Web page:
John's Garden Newsletters

John Bodycoat works for Conservation & Land management as a lecturer in the advanced diploma in agriculture and horticulture courses. He writes a Newsletter most months which is printed in Mandurah area newspapers. He has agreed to share the articles on our website.

May in the Suburban Orchard

The quarter acre block or suburban garden can be an ideal place to live. It's a place where city dwellers can always stay in touch with their neighbours, and still have contact with that most precious stuff called soil and grow whatever they fancy. I believe you feed the soil not the plant, and it's fun to experiment and make your soil more fertile. Do you improve what you have and make your own compost?

Most of us are backyard fruit growers and we need to make sure our fruit trees are looked after at all times. I mean not only watering and admiring them all, but to manage them so we can control pests and diseases that so often appear every year at different times.

I have always advised people to keep a diary of what they are doing or have done in their garden and this will help you remember when to do all the above next year. Or depending on the results obtained last time round, to make some appropriate changes to hopefully improve the next crop.

Starting an orchard

What species and varieties of fruit trees are you going to plant in your backyard, and are they suitable for the climate you live in? Will they grow in your soil and how big do they want to be? This is what you as a backyard gardener will need to ask yourself as you prepare your yard ready to be planted out. At any of our Rare Fruit Club site meetings it is very important to ask other people at these sessions what fruit variety they grow and where they live in the city. Remember, although Perth lies on the poorest soils in Australia, we are very capable of growing nearly all fruit known to mankind. How come?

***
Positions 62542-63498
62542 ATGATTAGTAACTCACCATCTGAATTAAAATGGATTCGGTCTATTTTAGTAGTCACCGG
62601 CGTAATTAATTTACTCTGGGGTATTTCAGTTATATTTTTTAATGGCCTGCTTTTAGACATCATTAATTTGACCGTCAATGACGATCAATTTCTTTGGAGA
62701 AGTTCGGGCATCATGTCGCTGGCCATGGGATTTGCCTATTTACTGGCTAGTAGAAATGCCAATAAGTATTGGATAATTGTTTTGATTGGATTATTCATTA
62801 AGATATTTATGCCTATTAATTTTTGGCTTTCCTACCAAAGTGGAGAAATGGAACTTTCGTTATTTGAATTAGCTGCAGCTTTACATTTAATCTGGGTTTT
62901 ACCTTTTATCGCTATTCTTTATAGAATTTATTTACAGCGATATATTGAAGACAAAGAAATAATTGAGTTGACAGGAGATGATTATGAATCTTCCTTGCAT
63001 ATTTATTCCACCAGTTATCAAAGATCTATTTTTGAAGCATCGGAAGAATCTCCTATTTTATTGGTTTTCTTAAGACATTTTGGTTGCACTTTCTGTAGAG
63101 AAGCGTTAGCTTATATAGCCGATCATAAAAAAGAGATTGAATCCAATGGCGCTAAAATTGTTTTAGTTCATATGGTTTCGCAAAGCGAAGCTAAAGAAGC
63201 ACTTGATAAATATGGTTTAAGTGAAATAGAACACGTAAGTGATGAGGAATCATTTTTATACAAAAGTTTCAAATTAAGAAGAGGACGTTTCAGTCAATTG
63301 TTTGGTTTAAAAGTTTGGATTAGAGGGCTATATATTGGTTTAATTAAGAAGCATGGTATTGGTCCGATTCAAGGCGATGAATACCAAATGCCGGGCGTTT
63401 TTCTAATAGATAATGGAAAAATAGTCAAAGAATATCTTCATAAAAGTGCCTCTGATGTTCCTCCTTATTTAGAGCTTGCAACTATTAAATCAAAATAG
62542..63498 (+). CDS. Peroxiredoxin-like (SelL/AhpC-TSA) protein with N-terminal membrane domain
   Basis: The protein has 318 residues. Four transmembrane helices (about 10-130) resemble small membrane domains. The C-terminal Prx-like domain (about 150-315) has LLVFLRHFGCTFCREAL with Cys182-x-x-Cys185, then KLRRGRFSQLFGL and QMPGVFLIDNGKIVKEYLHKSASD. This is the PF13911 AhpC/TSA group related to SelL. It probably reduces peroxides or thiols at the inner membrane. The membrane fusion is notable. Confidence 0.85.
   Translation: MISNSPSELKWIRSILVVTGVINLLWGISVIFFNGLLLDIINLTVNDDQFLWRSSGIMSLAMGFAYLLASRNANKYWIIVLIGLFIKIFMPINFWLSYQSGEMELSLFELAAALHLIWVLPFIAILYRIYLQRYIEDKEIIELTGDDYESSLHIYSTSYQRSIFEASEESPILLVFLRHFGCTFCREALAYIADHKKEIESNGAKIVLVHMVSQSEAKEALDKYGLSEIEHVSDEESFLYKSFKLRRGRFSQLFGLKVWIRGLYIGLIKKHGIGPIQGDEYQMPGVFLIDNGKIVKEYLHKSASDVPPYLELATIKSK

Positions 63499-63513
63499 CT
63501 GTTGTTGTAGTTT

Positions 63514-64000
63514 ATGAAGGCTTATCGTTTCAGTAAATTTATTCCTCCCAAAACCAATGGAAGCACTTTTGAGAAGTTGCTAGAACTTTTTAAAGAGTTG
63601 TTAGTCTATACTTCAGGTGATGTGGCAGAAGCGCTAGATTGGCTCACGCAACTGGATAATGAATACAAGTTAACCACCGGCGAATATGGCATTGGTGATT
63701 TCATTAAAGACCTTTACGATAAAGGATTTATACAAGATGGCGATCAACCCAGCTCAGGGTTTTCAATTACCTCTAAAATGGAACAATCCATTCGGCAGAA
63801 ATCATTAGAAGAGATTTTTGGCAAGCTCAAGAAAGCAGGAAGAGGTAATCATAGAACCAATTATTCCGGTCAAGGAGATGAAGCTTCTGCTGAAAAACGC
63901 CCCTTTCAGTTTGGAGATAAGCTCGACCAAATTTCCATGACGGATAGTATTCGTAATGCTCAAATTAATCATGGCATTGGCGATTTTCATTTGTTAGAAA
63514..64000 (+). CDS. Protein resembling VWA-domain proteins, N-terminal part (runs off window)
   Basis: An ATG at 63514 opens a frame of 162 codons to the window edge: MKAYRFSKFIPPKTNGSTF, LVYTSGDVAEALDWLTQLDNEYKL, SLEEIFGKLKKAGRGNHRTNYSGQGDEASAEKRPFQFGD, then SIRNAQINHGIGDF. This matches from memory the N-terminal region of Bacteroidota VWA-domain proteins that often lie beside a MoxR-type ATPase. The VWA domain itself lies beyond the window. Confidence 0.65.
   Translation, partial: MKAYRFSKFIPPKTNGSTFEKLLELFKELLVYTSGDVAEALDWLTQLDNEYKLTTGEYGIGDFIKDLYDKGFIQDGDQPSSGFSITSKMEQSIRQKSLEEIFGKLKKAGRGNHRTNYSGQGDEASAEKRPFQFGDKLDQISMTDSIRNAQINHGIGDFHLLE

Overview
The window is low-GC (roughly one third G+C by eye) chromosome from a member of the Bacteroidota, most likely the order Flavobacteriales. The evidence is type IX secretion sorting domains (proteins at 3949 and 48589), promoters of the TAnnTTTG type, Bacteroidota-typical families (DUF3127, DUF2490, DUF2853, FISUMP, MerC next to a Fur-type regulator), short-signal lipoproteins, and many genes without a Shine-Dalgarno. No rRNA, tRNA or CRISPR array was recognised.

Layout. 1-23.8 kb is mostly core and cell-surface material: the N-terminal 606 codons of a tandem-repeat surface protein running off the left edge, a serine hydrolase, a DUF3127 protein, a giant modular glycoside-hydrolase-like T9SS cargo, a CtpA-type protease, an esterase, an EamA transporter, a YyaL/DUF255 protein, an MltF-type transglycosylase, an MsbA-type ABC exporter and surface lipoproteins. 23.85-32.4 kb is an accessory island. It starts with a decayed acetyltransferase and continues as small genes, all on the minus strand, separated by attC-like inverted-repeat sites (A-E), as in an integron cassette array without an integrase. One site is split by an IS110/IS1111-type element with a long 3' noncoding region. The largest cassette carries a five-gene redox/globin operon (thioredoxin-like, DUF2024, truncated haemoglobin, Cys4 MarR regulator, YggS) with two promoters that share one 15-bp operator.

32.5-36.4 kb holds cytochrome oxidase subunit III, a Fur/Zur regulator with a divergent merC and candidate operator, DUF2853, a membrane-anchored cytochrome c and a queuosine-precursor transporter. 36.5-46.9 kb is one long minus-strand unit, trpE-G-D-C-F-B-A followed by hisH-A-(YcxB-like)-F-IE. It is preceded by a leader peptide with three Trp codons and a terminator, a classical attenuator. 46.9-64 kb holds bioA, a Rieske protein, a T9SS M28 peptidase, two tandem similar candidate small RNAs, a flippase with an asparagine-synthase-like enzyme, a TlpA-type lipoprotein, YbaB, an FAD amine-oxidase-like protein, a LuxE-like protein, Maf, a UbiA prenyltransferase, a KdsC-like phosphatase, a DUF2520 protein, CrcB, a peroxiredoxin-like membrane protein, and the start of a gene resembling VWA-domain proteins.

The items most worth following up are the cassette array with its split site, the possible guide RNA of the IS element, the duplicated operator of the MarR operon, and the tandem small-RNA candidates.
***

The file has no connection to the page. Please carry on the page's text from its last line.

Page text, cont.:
Well, we have a great sub-tropical/temperate climate and are very conscious about reducing our impact on the environment, and we also know how poor our soils are to start with so we manage our garden by adding compost and manures. We have water restrictions in Perth and all of us are becoming better backyard gardeners using less chemicals, fertilisers and water. Remember all fruit trees need sun and fertile soil which we can make happen with old animal manures and composts and organic matter prior to planting. Also remember most fruit trees don't like to have dry feet.

May is very important to start looking at your stone fruit, especially your nectarines and peaches. As their leaves fall off, May is the time to begin to spray for the leaf curl fungus that will attack your trees if you don't use a copper spray. I like to use Bordeaux mix purchased from all good nurseries. Leaf curl is normally only a big problem with nectarines and peaches, although sometimes it can be found in almonds and apricots. This foliage disease causes distorted crinkled, often red, leaves and often kills young leaves soon after they emerge. Even though the tree will produce new foliage, the crop will suffer and the tree can become weakened and die. The timing of sprays is very important. In May of 2014 my nectarines had their first flowers forming so I didn't have a chance to use my copper-based sprays and the early nectarines suffered. The key management steps to keep in mind are:

  1. Once the buds have opened, it's too late, as the fungus has already entered the leaves.
  2. Spray Bordeaux or copper sprays at bud swell.
  3. If leaf curl has been difficult to control in past years, apply as may as 2-3 sprays over a few weeks before the buds turn into flowers.